Last summer, the parties agreed to try mediation to reach agreement and Seattle’s Triangle Associates was selected to direct the negotiations. Mediation began in July 2000. The original contract was renewed several times as the parties could see progress and began to develop confidence that they could reach agreement with enough hard work, information sharing and commitment.

    What accounts for their ultimate success? As a neutral mediator whose job was to design and guide the work so negotiations could be productive, I believe they succeeded because they used a solid scientific base, agreed on clear goals up front and developed mutual respect. Towards the end it felt like they were fighting fires together as one crew. The negotiators understood the extent to which fish, power generation, and people could gain or lose. The job had to be done. The climate became such that failure to find the best, balanced solutions would have been a personal failure for each individual involved.

    Specifically, I credit:

    • A scientific foundation built on the results of a watershed analysis by Stillwater Sciences of Berkeley, Calif., provided a factual base for negotiations. This proved to be an anchor for the discussions.

    • Resource management goals set the standards an agreement would have to meet. Parties agreed up front that both environmental resources and power generation would be protected to the maximum extent possible.

    • Respect for each other’s responsibilities as caretakers of the public trust, the environment, energy production and ratepayer costs allowed tough and productive discussions to take place without extreme gamesmanship.

    • A work group of attorneys, each representing a party to the agreement, hashed out implementation issues with Stoel Rives. As painstaking as this was, the lawyers’ negotiations and Stoel Rives’ professionalism were crucial to reaching a final agreement.

    Photos courtesy of PacifiCorp
    Collection of up-slope drainage into a fish creek.

    Most of the effective problem solving occurred in small policy, scientific, legal and operational work groups. Lead negotiators for the nine parties served as an executive group to resolve policy issues and guide other work groups. Issue-oriented work groups were formed with specialized professionals from each negotiating team. These knowledgeable people worked elbow-to-elbow with their colleagues from other negotiating teams. They tamed complex, unwieldy issues and creatively uncovered informed, fair and long-term solutions that would have eluded any one individual.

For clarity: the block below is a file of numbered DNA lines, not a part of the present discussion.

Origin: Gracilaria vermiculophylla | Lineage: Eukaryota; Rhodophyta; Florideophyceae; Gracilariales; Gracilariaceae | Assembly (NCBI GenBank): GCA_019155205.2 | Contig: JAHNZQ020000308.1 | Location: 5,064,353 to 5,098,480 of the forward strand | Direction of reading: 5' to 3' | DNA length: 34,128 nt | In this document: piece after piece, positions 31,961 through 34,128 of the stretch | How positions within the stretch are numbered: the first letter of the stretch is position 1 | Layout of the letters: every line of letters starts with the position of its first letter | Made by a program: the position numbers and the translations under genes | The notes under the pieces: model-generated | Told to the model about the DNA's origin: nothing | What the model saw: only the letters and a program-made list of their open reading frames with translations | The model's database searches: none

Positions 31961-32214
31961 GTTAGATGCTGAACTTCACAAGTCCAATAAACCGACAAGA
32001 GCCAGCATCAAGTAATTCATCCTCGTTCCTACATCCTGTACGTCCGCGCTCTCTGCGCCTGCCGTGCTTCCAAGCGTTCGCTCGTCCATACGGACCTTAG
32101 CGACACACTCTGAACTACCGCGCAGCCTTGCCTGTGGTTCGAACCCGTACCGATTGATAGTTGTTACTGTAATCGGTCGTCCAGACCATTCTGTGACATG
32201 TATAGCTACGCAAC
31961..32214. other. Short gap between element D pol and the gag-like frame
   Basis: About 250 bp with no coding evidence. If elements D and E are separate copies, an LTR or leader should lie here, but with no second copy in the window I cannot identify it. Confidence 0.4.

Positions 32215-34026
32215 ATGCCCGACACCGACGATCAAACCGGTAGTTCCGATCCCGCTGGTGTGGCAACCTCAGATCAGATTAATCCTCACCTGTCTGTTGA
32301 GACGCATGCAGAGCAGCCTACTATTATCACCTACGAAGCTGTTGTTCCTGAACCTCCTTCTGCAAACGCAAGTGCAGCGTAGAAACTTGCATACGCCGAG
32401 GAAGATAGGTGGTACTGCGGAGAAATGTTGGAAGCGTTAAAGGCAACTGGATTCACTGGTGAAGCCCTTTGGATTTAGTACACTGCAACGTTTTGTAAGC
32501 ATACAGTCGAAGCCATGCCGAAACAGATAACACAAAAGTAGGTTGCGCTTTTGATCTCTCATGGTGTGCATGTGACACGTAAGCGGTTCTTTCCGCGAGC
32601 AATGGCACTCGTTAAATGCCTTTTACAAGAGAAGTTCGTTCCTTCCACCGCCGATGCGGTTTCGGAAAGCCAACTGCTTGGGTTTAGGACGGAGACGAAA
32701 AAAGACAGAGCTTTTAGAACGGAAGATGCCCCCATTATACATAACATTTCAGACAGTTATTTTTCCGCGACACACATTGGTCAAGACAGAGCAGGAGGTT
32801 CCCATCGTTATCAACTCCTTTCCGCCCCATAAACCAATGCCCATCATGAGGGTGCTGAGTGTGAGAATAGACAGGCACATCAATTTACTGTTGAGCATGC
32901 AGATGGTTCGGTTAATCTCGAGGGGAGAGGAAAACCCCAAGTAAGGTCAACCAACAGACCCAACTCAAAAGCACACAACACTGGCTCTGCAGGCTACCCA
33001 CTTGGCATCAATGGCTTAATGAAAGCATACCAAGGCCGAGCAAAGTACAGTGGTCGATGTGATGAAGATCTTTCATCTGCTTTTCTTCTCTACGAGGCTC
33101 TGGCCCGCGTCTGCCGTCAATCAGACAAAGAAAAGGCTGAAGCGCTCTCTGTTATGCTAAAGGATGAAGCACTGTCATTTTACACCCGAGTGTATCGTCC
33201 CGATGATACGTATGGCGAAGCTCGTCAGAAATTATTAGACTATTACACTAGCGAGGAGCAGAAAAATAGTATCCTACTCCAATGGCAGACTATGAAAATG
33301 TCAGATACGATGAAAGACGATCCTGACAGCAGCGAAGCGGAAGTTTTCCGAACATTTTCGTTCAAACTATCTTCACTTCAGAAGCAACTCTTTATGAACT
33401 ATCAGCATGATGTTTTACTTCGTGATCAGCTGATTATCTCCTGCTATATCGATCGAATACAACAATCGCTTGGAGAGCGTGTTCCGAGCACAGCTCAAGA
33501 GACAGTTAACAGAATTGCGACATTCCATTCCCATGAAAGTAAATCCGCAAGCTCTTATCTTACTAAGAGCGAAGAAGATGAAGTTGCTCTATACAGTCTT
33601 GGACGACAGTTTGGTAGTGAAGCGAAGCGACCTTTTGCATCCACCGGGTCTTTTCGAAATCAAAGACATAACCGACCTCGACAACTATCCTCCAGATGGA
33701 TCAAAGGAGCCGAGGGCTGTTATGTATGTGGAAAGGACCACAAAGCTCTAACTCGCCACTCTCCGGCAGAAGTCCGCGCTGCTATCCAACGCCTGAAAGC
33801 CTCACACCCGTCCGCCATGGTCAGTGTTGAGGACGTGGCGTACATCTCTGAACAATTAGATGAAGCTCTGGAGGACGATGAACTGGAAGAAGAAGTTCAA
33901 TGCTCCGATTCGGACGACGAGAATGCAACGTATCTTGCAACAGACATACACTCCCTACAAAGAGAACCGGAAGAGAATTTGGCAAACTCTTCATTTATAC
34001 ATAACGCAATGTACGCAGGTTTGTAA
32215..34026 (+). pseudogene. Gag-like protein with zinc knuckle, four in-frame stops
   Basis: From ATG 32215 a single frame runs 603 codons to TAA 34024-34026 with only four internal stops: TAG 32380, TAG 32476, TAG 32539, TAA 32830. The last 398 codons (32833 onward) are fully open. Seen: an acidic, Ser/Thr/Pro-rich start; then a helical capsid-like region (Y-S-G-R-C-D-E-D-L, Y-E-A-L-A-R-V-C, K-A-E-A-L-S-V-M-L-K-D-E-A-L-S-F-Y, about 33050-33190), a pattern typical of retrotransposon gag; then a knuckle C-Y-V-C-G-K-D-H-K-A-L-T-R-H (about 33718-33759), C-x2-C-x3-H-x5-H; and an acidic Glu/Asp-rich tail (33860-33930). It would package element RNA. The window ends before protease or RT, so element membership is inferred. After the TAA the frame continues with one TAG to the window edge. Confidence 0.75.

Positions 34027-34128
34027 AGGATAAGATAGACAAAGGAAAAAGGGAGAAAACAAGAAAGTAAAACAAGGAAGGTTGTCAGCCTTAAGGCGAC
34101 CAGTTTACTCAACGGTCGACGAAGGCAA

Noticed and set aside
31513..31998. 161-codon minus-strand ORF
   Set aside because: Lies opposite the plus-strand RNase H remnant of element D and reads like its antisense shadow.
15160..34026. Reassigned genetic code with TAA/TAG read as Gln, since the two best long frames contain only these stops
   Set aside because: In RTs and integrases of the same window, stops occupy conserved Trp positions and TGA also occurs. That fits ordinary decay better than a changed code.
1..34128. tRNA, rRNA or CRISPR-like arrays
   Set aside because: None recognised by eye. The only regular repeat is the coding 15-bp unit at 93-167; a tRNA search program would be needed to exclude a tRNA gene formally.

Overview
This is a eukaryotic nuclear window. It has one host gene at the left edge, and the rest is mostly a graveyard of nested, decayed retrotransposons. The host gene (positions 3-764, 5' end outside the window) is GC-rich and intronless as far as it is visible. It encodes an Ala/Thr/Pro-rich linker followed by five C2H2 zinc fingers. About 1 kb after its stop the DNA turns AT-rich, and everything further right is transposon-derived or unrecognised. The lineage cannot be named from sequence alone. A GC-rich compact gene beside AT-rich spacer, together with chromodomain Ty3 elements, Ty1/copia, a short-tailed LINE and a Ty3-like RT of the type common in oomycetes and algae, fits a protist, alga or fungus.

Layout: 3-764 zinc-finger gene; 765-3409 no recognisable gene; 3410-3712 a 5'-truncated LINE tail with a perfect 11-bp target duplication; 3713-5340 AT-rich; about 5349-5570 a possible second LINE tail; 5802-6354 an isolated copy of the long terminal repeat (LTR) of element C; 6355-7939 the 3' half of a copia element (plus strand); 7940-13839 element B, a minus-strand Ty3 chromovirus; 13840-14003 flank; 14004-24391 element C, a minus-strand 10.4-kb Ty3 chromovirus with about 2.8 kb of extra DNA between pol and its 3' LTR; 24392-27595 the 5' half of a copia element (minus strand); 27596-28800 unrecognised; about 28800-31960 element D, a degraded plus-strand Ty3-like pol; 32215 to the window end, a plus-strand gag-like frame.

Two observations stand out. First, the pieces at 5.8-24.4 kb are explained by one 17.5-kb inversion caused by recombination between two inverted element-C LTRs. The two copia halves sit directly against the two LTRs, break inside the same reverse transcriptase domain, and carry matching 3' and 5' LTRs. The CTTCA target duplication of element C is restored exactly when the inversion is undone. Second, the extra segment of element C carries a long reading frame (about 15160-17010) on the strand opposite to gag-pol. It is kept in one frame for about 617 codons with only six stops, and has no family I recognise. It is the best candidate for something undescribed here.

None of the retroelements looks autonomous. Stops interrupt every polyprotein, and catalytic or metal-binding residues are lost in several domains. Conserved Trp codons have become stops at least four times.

It was tough going, and everyone had to compromise on something. But the negotiators were able to build a package that reaches key environmental thresholds and retains the economic capacity to generate power. The settlement agreement responds to the reality that the economy and the environment are not mutually exclusive.

    A significant precedent set here is that four federal agencies, four departments of the state of Oregon, the Governor’s office, and PacifiCorp now have a track record of working successfully with each other. This is a rare national example of a relicensing agreement being reached based on consensus. As a result of their work together, these professionals now better understand and respect each other’s responsibilities. They also built a measure of trust and goodwill that comes from knowing each other as warm-blooded human beings. That understanding and trust, in turn, will improve the quality and efficiency of carrying out the details of the agreement on the ground in the North Umpqua watershed.

    For more information about the mediated North Umpqua hydropower settlement agreement, visit the Triangle Associates Web site at To learn more about how mediation can help reach agreements when complex, contentious issues must be resolved, contact Triangle Associates at (206) 583-0655.

    Lois Schwennesen is a mediator who specializes in natural resource issues. She is vice president of Triangle Associates in Seattle.